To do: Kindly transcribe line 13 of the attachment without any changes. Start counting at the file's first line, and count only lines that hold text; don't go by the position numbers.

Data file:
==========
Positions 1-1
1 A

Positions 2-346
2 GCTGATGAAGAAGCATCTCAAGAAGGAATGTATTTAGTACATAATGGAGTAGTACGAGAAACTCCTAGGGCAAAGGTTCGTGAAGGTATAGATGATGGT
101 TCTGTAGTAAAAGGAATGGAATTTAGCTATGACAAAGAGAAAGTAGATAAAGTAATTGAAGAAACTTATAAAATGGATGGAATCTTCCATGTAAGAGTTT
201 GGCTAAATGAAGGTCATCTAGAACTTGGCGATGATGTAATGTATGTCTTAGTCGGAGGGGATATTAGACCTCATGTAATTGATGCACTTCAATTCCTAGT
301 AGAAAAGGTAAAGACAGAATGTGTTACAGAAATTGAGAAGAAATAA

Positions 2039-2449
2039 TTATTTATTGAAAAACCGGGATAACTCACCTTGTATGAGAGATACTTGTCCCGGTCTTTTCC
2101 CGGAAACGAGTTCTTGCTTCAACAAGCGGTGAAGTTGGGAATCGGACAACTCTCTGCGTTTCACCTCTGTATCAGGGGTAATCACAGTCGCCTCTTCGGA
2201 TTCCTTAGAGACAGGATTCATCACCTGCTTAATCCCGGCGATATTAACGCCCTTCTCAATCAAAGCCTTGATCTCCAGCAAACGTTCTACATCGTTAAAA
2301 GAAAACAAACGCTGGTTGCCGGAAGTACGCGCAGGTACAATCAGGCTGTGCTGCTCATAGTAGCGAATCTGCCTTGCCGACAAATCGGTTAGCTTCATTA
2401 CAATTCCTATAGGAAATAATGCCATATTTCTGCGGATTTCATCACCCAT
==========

2401 CAATTCCTATAGGAAATAATGCCATATTTCTGCGGATTTCATCACCCAT